Our children are organizing, and we can follow them. Greta Thunberg is just one of the strong voices for change. Speaking at the Youth4Climate summit in Milan, Italy, on September 28, 2021, she said:  

“We can no longer let the people in power decide what is politically possible. We can no longer let the people in power decide what hope is. Hope is not passive. Hope is not blah, blah, blah. Hope is telling the truth. Hope is taking action. And hope always comes from the people.” 

Listen to today’s prophets. Hope in the children. Believe in the possibility of change. 

Be not afraid. 

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Third Sunday of Advent: Hope and Promises

Advent candles, Third Sunday
Advent candles, Third Sunday, photo by Melly95, used under Creative Commons license

Today’s scripture readings describe a time of contradictions and miracles. A time of lifting up those who have been put down. A time of hope, echoing through the prophets and psalms and Gospels.  

We need hope right now: facing a bitterly divided political landscape, hospital hallways crowded with waiting patients as the triple virus threat fills all beds, and fields still dry and parched under the thin covering of early winter snow. In a country divided by fear and prejudice and lies, in a world still wracked by war and hunger, I struggle to find hope. I struggle to believe in the power of love and the promise of new life. 

“The wilderness and the dry land shall be glad, the desert shall rejoice and blossom,” says Isaiah. Rain will come, in abundance. The land itself will rejoice.

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Second Sunday of Advent: Whose Christianity?

Grandma Mary Elizabeth McCoy Turck

John the Baptist in Matthew’s Gospel: “Produce fruit in keeping with repentance. And do not think you can say to yourselves, ‘We have Abraham as our father.’ I tell you that out of these stones God can raise up children for Abraham. The ax is already at the root of the trees, and every tree that does not produce good fruit will be cut down and thrown into the fire.”

I read this and translate: “Do not think you can say to yourselves, “We are good Christians, good Americans.” 

Claiming the name of Christian is not enough. We are judged by the fruit that we bear.

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Advent … Staying Awake … Part 2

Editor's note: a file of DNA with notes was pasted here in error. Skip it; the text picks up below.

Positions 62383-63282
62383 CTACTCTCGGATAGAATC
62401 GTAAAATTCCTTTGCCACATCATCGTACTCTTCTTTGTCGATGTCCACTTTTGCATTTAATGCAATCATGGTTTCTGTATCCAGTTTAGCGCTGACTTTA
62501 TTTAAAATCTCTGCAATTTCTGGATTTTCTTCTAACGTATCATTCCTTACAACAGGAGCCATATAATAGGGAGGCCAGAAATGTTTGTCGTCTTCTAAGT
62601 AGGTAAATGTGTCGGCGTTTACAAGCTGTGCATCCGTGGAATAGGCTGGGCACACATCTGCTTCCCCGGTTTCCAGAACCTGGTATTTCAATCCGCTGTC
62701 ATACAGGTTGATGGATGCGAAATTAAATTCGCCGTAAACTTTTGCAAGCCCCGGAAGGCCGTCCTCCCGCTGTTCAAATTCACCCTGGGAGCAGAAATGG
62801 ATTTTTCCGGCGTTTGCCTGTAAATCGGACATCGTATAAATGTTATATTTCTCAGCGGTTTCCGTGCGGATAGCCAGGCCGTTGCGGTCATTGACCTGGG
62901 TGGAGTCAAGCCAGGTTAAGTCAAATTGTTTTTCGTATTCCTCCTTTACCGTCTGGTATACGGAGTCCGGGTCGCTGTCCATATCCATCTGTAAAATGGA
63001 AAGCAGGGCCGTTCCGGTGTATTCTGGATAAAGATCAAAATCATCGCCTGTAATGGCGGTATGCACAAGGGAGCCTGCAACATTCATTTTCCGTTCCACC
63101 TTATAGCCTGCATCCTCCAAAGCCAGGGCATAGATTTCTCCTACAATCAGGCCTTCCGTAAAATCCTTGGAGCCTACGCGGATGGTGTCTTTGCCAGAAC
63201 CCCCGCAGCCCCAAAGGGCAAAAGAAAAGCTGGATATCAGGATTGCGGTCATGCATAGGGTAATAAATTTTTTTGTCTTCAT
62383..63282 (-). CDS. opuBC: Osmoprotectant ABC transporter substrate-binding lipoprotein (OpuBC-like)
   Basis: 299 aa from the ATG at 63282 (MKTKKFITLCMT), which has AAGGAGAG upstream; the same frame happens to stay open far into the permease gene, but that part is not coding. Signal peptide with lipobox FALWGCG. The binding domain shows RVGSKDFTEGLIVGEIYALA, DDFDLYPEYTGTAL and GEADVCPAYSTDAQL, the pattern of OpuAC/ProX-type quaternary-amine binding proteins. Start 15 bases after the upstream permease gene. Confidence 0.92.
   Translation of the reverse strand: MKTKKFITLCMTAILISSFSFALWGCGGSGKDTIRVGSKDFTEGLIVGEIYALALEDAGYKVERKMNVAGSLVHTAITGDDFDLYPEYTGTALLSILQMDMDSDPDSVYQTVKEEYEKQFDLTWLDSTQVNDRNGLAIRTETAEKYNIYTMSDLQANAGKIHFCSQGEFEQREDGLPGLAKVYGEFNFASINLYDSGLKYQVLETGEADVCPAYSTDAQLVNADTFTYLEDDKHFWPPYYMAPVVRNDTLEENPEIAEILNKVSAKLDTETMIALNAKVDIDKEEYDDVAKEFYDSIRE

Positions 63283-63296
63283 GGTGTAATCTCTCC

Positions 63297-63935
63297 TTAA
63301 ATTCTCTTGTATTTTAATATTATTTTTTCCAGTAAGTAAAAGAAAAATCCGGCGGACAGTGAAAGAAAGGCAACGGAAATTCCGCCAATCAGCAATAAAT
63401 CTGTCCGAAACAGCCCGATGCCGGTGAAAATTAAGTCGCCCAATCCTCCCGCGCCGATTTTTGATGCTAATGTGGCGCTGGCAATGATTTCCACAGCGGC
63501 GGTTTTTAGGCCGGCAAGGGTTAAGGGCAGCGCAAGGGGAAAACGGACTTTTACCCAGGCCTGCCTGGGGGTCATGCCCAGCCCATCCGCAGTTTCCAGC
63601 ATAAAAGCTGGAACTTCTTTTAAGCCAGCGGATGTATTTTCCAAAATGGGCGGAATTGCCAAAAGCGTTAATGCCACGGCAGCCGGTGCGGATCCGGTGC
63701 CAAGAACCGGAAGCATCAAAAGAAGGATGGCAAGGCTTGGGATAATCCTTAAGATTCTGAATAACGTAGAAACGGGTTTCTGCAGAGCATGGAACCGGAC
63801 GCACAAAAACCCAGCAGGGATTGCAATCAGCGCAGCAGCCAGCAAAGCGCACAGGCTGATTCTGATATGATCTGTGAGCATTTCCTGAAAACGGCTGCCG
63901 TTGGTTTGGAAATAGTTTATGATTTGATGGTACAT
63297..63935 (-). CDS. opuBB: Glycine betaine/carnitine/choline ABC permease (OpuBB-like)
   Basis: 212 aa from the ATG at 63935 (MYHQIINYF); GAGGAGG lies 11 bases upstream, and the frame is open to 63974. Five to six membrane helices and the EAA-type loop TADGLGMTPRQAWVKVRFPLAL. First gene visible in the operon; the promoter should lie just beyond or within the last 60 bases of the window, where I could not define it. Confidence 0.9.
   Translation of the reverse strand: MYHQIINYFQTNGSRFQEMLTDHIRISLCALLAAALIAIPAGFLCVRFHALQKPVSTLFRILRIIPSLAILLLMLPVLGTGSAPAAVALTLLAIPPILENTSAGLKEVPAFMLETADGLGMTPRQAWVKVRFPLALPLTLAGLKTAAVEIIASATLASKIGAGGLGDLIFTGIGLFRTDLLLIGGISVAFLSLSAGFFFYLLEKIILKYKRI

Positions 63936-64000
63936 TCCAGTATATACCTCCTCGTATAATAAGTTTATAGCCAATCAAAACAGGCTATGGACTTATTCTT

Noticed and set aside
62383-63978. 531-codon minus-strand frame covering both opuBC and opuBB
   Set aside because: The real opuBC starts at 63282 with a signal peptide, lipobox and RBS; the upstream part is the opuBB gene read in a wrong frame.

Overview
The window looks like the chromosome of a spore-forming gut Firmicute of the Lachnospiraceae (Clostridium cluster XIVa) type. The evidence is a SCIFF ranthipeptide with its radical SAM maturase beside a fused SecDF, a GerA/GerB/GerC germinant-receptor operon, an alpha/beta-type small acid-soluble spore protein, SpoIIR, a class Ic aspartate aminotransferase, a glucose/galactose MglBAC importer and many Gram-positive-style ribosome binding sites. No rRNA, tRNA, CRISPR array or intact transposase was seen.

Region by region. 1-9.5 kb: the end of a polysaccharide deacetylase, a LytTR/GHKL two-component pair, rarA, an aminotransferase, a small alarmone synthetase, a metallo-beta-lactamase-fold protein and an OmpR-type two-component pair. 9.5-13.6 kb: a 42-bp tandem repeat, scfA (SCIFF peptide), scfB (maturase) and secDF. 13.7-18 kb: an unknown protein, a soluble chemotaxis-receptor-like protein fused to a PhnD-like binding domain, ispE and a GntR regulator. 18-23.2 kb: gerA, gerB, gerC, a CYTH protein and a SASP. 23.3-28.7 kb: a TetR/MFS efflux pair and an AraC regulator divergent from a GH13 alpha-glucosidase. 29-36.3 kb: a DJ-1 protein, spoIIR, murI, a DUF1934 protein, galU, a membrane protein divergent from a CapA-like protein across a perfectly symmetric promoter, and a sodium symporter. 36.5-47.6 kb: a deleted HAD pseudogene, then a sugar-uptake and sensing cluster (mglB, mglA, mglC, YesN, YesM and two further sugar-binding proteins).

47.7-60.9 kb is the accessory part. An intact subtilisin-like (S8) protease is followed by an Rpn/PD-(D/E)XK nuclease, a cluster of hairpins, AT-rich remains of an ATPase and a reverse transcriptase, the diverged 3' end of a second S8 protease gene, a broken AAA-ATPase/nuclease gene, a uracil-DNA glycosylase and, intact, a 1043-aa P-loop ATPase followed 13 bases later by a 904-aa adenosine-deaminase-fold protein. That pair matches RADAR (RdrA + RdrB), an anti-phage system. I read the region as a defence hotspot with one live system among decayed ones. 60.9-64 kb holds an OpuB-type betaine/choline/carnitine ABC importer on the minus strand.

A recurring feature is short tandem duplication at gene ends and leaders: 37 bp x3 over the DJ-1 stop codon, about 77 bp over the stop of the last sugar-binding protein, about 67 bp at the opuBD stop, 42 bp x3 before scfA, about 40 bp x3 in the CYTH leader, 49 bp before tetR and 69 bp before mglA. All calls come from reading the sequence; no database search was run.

Capitol Christmas Tree from 2009, tree with multicolored lights in front of lighted Capitol dome at night

I was struck this morning by a few paragraphs in historian Heather Cox Richardson’s daily “Letters from an American” blog. She wrote about several topics, including the lighting of the Capitol Christmas tree:

“Speaker Pelosi was lighting the Capitol Christmas tree with fourth-grader Catcuce Micco Tiger, who is a citizen of the Eastern Band of Cherokee Indians (EBCI) and has ancestry from the Seminole Tribe of Florida and Choctaw Nation of Oklahoma. 

“Tiger won the role of youth tree lighter with an essay sharing the Cherokee origin story for evergreen trees. “After creating all plants and animals,” Pelosi explained, “our Creator asked them to fast, pray, and stay awake for seven nights. But at the end, only a few were awake. The trees that stayed awake were rewarded with the ability to keep their leaves yearlong and with special healing powers. It is a story of faith and gratitude—of hope enduring through the dark night.”

“’And,’ Pelosi added, ‘it is hope that we celebrate each holiday season—that through the cold and dark winter, spring will someday come.'”

As I read this Cherokee story and the admonition to celebrate and hold on to hope, I heard echoes of Sunday’s Gospel admonition to “Stay awake!”

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First Sunday of Advent: Stay Awake!

Free public domain CC0 photo.

Stay awake! The phrase echoes through scripture readings for the First Sunday of Advent. 

  • Keep awake for you do not know on what day your Lord is coming. 
  • Now is the moment for you to wake from sleep.
  • The night is far gone, the day is near.

Stay awake! And in that biblical phrase, I hear “Stay woke!”